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Twitter warns of phishing scam, two days late

Written by Andre Yoskowitz (Google+) @ 27 Feb 2010 0:36 User comments (1)

Twitter warns of phishing scam, two days late Two days ago we reported that there was a massive phishing attack being worked through Twitter, with people you are following sending personal messages asking you to click on a link that promptly took you to a new landing page where you are asked to sign in to Twitter.
By signing in, users were having their accounts stolen, and used to send more of the messages to other victims.

Today, Twitter finally released a warning about the attack:

Over the past few days, Twitter has been helping folks victimized by a phishing attack. Phishing is a deceitful process by which an attempt is made to acquire sensitive information such as Twitter usernames and passwords. The bad guys masquerade as someone you trust and may send you a Direct Message (DM) with a link. This DM may say something along the lines of, "LOL that you??" followed by a link to a fake Twitter login page. If you enter your credentials on that fraudulent page, the phishers can sign in as you and trick more people.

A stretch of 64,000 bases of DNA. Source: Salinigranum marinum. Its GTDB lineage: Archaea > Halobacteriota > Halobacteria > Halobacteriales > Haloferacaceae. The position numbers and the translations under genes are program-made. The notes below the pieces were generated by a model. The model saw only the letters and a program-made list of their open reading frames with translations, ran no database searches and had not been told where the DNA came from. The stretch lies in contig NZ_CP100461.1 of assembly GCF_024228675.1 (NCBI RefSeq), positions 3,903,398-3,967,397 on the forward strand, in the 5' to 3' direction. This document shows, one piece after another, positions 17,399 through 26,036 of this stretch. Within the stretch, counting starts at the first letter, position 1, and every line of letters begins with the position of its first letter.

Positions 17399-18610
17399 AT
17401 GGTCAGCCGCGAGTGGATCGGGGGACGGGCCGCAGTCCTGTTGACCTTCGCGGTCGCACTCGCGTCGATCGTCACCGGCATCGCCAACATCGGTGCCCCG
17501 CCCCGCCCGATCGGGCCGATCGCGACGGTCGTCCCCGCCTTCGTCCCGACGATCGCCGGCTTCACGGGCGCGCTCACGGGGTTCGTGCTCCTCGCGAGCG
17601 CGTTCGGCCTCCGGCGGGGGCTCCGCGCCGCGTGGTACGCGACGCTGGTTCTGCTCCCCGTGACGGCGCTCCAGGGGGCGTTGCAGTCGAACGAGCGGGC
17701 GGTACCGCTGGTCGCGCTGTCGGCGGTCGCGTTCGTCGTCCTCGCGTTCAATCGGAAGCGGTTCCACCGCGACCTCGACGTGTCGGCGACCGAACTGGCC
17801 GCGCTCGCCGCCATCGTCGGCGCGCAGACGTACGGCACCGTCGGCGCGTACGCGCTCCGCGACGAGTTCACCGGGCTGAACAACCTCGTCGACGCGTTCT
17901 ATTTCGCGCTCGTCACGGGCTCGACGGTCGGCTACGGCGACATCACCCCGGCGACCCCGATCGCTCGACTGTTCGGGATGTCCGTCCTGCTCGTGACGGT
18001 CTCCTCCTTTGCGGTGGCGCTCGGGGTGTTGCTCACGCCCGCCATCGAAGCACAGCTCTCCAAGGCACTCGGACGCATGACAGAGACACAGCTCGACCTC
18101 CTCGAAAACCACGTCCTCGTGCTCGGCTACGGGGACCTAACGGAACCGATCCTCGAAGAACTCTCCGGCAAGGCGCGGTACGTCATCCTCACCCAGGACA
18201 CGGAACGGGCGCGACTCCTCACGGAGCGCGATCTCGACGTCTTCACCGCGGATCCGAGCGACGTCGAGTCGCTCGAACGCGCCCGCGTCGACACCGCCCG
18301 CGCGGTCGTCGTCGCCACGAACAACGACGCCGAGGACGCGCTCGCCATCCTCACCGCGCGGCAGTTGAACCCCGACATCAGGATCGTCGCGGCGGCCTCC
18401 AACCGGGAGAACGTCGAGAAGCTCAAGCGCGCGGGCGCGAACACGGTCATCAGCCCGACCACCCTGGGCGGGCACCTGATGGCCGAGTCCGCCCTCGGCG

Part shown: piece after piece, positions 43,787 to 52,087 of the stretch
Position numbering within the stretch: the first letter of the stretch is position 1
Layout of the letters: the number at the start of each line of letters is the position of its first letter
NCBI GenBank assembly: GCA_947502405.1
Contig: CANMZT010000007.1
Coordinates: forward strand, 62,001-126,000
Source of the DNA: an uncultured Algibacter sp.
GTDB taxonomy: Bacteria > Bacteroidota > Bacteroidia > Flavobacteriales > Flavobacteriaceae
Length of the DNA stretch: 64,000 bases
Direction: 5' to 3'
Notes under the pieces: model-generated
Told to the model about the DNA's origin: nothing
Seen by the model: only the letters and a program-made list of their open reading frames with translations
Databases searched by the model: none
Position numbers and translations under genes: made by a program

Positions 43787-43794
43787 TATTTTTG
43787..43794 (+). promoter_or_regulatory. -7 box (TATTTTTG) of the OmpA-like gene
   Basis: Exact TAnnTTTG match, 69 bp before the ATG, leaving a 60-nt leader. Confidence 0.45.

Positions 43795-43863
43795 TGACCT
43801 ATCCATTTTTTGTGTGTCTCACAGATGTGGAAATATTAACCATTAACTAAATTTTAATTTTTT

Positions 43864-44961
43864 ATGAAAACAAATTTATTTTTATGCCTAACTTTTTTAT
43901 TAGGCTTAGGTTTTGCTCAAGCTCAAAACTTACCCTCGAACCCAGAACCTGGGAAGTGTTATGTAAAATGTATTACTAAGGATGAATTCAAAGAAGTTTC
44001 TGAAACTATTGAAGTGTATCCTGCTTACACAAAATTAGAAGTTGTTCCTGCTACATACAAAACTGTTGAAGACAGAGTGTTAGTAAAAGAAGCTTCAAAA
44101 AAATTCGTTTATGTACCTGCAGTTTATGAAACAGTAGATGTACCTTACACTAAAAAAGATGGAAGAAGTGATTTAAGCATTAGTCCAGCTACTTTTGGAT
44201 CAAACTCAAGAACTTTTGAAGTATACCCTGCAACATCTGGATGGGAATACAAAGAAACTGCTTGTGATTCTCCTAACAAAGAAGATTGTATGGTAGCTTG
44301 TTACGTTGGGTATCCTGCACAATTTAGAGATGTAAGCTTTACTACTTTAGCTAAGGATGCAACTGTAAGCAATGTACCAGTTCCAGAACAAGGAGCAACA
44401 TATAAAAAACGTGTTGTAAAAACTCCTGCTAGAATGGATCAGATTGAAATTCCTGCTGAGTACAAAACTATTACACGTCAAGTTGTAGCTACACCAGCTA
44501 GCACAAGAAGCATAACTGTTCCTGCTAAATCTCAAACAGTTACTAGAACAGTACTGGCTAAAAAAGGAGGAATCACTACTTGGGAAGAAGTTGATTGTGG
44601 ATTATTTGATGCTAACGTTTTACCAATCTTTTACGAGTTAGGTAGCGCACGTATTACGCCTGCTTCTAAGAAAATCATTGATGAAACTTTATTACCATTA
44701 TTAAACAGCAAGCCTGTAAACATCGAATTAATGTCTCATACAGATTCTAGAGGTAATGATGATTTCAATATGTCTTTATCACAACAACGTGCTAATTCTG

Anatomy of A Phishing Scam

Generally a phishing attack against Twitter users breaks down to a three-part process. First, accounts compromised in the manner described above send out messages to all accounts following them. Second, accounts that are newly compromised send out more messages. Third, the scammers behind the phishing attack make an attempt at monetization by sending out spam links instead of links to a fake login page. We fight phishing scams by detecting affected accounts and resetting passwords. However, it's better to stop them before they start.

Avoiding Phishing Scams

We designed the Direct Message system so that you could only get DMs from accounts that you choose to follow—this cuts way down on spam and attacks. Our Trust and Safety team identifies and deletes spam accounts every day. Still, we recommend against indiscriminately following hundreds or thousands of accounts without having a look first. To learn how you can avoid falling victim to a phishing scam or if you have other questions about keeping your Twitter account secure, please read Keeping Your Account Secure at our help site.


Thanks Twitter!

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1 user comment

127.2.2010 1:31

Not really twitters obligation to protect users from their own stupidity.

This message has been edited since its posting. Latest edit was made on 27 Feb 2010 @ 1:31

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